Undercover agent Lt. Carter Shaw (Dylan McDermott) returns to brood again as “Dark Blue” (8 p.m., TNT) enters its second season.
It has been a slow summer for prolific producer Jerry Bruckheimer. Once considered flop-proof and armed with strong franchises like the big-screen “Pirates of the Caribbean” and TV’s “CSI,” Bruckheimer has seen jaded audiences reject his formulas. Two recent failures, “The Sorcerer’s Apprentice” and “Prince of Persia,” have become sure signs that even summer audiences demand something a little different. And television audiences never warmed to recent Bruckheimer efforts, including “The Forgotten” and “Miami Medical.”
Bruckheimer’s “Dark Blue” may remain an exception if only because it doesn’t have to reach network-sized audiences and because it delivers a big, familiar name with McDermott. And reinforcement arrives this season in the person of Tricia Helfer (“Battlestar Galactica”), portraying an improbably gorgeous FBI agent who becomes Shaw’s partner and superior of sorts. Look for professional infighting that leads to personal friction.
“Blue” closely follows the Bruckheimer formulas. Like Christian Slater on “The Forgotten,” McDermott’s Shaw seems both driven and consumed by personal demons. In the first episode, Agent Alex Rice (Helfer) goes undercover in a tattoo parlor, a perfect place to show off her perfect body and dazzling smile. One welcome hint of wit has a local gangster with a pretentious literary side, extolling the virtues of F. Scott Fitzgerald and The New Yorker magazine. When he uses the word “penultimate” incorrectly, it has ramifications far beyond a vocabulary lesson.
Like many Bruckheimer productions, “Dark Blue” is quite literally an inside job. Almost every scene takes place in dimly lit homes, bars and offices. Shaw seems to be doing his level best to conserve electricity in his low-wattage man cave. Only a few shots of the iconic Capitol Records building reminds us that “Blue” takes place in sunny Los Angeles and not Alberta or some other, cheaper location.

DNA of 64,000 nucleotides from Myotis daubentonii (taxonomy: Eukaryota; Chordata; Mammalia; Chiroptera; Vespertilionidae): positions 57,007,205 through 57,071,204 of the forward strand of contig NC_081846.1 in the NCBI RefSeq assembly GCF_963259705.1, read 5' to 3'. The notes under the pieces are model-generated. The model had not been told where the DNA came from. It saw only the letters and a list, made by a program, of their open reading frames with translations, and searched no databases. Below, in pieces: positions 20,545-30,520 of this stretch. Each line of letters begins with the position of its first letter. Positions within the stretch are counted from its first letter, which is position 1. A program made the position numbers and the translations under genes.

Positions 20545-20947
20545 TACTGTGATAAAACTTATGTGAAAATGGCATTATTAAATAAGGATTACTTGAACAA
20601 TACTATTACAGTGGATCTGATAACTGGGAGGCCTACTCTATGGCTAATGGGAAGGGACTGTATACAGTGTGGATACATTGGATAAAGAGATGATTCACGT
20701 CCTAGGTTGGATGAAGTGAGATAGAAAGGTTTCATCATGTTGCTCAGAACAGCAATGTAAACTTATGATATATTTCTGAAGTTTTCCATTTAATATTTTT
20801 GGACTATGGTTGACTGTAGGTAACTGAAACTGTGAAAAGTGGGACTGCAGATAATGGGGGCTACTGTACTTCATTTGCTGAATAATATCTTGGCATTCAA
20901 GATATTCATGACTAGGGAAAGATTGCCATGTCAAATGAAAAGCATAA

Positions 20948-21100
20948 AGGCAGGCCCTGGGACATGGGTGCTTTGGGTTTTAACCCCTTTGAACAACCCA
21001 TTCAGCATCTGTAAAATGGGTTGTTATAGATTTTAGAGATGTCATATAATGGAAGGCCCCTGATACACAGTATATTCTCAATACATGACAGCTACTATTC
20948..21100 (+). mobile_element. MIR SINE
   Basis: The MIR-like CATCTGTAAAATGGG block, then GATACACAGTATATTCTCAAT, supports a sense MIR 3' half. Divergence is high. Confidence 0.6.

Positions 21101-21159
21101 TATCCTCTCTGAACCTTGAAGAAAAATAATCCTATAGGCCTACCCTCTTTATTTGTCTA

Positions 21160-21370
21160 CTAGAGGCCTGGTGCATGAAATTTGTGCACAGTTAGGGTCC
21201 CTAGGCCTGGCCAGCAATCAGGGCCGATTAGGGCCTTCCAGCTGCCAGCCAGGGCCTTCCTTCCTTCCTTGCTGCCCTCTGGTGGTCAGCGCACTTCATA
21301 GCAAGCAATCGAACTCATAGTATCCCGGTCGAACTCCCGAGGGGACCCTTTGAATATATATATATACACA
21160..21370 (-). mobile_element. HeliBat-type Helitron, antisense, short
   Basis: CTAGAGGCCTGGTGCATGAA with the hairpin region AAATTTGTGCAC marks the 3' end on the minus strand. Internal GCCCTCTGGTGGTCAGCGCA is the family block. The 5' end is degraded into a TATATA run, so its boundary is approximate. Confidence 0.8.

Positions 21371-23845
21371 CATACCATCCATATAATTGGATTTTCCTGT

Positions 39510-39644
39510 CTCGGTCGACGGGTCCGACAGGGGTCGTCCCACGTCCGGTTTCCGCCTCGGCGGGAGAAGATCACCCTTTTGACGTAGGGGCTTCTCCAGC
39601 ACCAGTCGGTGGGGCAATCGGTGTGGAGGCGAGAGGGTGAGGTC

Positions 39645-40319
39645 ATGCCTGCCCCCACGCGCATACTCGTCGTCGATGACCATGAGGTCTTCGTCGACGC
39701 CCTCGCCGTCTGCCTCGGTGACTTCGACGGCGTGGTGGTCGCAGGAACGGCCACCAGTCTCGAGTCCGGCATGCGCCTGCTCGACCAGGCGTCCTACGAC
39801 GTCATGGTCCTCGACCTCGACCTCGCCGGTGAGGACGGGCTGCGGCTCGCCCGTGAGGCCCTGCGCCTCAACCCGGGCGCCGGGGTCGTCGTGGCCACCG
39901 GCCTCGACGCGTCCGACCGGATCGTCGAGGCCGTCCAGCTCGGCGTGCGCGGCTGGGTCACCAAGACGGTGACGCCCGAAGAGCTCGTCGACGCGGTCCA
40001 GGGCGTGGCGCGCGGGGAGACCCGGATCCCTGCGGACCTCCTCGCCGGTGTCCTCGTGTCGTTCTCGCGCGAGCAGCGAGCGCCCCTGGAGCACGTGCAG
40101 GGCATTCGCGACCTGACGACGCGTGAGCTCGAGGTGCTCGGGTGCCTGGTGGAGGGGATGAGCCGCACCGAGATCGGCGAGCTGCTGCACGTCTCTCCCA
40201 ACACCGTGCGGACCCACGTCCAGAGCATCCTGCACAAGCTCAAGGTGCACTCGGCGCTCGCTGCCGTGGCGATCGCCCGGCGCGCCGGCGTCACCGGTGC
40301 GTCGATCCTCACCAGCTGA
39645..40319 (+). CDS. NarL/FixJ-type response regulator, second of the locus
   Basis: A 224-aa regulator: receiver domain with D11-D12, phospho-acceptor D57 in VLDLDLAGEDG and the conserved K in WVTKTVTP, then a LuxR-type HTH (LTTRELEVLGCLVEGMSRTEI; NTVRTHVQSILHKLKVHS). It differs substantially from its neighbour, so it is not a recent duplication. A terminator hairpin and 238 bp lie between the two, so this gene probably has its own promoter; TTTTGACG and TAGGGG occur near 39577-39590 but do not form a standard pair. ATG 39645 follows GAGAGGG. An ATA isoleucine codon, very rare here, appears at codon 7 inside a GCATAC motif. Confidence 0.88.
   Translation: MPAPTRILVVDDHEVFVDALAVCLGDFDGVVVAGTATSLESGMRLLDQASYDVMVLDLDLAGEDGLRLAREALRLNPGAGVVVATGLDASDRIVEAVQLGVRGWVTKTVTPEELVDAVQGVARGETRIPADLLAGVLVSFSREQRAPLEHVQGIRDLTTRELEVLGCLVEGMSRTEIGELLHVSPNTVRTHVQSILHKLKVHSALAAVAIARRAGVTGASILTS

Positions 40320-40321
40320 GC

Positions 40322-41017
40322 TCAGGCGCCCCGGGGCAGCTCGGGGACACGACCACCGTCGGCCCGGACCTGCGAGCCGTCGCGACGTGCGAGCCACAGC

• Physicist and musician Brian Cox hosts “Wonders of the Solar System” (8 p.m., Science), a BBC production.
• Craig Ferguson swims with the fishes on “Shark Bites” (9 p.m., Discovery).
• “Criss Angel: Mindfreak” (9 p.m., A&E;) returns for a sixth season of high-concept illusions.
• A casual hike over the border with Colombia turns into a harrowing ordeal on “Locked Up Abroad: Panama” (9 p.m., National Geographic).
Tonight’s other highlights
• The top four contend on “So You Think You Can Dance” (7 p.m., Fox).
• Four talents advance on “America’s Got Talent” (8 p.m., NBC).
• Telescopes focus on togetherness on “Modern Family” (8 p.m., ABC).
• An influential chef samples the house cheese on “The Fabulous Beekman Boys” (8 p.m., Planet Green).
• One home boasts 87 dogs and counting on “Confessions: Animal Hoarding” (8 p.m., Animal Planet).
• A killer seems to know where he’s going on “CSI: NY” (9 p.m., CBS).
• Victoria coaches high-school actors on “Hot in Cleveland” (9 p.m., TV Land).
• Gold digging can be deadly on “Psych” (9 p.m., USA).